How might we provide excellent student learning opportunities while providing cost-effective renovations to City Housing units to meet the community need?
Mohawk student laying tiles

Mohawk student laying tiles

Student Names:

All second year students in the Building Renovation Technician Program


Staff Member:

Matt Bowen (Manager, Tenant Engagement & Support Services) & Brian Kinaschuk (Manager of Operations, CityHousing)

Instructor:

Mark Lucking, John Deelstra, Brad MacDonald

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Course and Department:Construction Engineering Technician - Building Renovation – 462

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Partner: City Housing Hamilton

 

 

Mohawk student sawing wood for the site

Mohawk student sawing wood for the site

While there is high demand for subsidized housing in Hamilton, CityHousing Hamilton has units that are not lived in because they need costly renovations and updates.

Second year students of the Building Renovation Technician Program at Mohawk College prepared estimates, gathered materials, coordinated schedules and inspected properties of CityHousing Hamilton. The teaching materials that are functional in the type of environment provided by a renovation site were prepared by staff. 

Next, the students will utilize a student-led project management system and start working on the sites November 29th 2017 with an initial orientation in order to begin the renovation process. 

Mohawk instructor teaching a student on site

Mohawk instructor teaching a student on site

Brownfield Sampling and Remediation

Challenge:
How can we extract, analyze, and remediate organic, chemical, and metal pollutants in Hamilton brownfields?
Students collecting samples from Pier 24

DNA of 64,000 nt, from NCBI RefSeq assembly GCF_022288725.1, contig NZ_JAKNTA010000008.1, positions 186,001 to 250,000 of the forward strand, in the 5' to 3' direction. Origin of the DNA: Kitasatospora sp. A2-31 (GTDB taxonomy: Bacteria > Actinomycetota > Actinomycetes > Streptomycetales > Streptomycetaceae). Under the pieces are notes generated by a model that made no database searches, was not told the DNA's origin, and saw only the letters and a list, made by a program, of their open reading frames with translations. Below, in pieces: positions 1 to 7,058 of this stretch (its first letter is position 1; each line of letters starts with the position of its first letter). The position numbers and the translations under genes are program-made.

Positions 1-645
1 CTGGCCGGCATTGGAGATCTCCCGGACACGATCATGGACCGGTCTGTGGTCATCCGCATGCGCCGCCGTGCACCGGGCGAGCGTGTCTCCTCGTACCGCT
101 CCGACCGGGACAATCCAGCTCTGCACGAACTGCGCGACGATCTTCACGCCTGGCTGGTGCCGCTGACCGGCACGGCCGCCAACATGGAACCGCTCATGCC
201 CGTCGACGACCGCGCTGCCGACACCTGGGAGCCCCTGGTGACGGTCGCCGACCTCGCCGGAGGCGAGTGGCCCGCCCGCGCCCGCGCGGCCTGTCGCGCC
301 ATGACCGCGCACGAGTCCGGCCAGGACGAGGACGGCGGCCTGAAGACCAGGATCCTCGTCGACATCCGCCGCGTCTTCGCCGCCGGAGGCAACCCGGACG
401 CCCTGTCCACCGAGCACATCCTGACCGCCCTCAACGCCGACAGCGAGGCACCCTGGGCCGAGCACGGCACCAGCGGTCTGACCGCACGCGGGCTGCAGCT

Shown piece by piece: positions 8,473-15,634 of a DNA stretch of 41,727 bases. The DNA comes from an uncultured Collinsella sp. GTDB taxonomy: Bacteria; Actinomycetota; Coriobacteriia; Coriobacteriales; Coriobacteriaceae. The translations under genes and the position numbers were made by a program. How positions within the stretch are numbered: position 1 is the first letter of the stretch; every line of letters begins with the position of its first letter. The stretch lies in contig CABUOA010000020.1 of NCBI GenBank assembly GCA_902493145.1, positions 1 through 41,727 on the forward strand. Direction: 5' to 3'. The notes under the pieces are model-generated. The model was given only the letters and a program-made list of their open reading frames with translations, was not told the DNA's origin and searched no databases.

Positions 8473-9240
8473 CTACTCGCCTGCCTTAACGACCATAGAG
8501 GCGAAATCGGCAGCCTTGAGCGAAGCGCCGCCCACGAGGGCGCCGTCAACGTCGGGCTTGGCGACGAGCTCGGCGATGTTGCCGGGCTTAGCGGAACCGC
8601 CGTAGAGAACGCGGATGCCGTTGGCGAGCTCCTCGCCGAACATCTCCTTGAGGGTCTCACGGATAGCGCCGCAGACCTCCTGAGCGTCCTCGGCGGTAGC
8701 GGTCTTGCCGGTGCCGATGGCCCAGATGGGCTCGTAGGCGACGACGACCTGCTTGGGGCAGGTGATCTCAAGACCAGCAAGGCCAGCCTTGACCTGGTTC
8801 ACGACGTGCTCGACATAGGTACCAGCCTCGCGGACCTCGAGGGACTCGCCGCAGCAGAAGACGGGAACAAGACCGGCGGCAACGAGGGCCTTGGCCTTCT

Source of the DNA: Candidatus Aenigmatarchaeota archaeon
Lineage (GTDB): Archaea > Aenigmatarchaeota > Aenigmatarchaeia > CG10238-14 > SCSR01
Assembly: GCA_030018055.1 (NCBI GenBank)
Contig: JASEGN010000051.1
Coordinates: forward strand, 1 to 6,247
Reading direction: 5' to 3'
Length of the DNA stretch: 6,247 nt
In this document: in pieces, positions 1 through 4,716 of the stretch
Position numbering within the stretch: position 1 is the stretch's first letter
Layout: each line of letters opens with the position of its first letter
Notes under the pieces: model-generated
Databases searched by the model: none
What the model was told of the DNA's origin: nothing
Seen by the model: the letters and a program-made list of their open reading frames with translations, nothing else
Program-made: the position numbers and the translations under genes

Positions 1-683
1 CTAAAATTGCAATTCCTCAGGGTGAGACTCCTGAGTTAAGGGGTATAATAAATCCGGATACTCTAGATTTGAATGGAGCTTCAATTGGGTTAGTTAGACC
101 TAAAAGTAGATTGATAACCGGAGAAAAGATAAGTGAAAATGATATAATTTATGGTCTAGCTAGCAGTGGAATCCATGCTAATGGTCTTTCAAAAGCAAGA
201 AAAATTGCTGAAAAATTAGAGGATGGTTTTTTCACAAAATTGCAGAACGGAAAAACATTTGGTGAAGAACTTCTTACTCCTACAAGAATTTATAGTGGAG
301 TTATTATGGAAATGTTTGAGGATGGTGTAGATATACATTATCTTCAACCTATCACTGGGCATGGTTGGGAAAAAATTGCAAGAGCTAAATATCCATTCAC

Students collecting samples from Pier 24

Student Names:

Vinay Joshy, Priyanka Rathor, Kevin Gilchrist, Sara Ghazal, Braydon Macllister


Staff Member:

Carolynn Reid (Business Development Consultant, Planning and Economic Development)

Instructor:
Ethan Paschos, Chris McRorry, Greg Matzke

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Course and Department:
Chemical Engineering Technology; Biotechnology, Mohawk College

Partner: Hamilton Harbour Commission

Sampling water from the harbour

Sampling water from the harbour

As one of Canada’s most industrialized cities, Hamilton has a large number of brownfield sites that need remediation before they can be redeveloped.

Students Vinay, Priyanka, Kevin, Sara and Braydon located a test site at Pier 24 with access provided by the Hamilton Harbour Commission where they geo-located and sampled extensively and then ran analysis of the collected water for contaminant levels. 

Next, the students will create a 3D map of the site to show toxic plumage and attempt a small scale phyto-remediation trial while also finding new brownfield sites to expand their project further. 

The multidisciplinary nature of the project surprised us as it involved chemical analysis, GIS, soil sampling, microbiology, working with specific authorities to facilitate paperwork, obtaining quotes from vendors, training new volunteers, health and safety training, etc.
Students studying results from water analysis

Students studying results from water analysis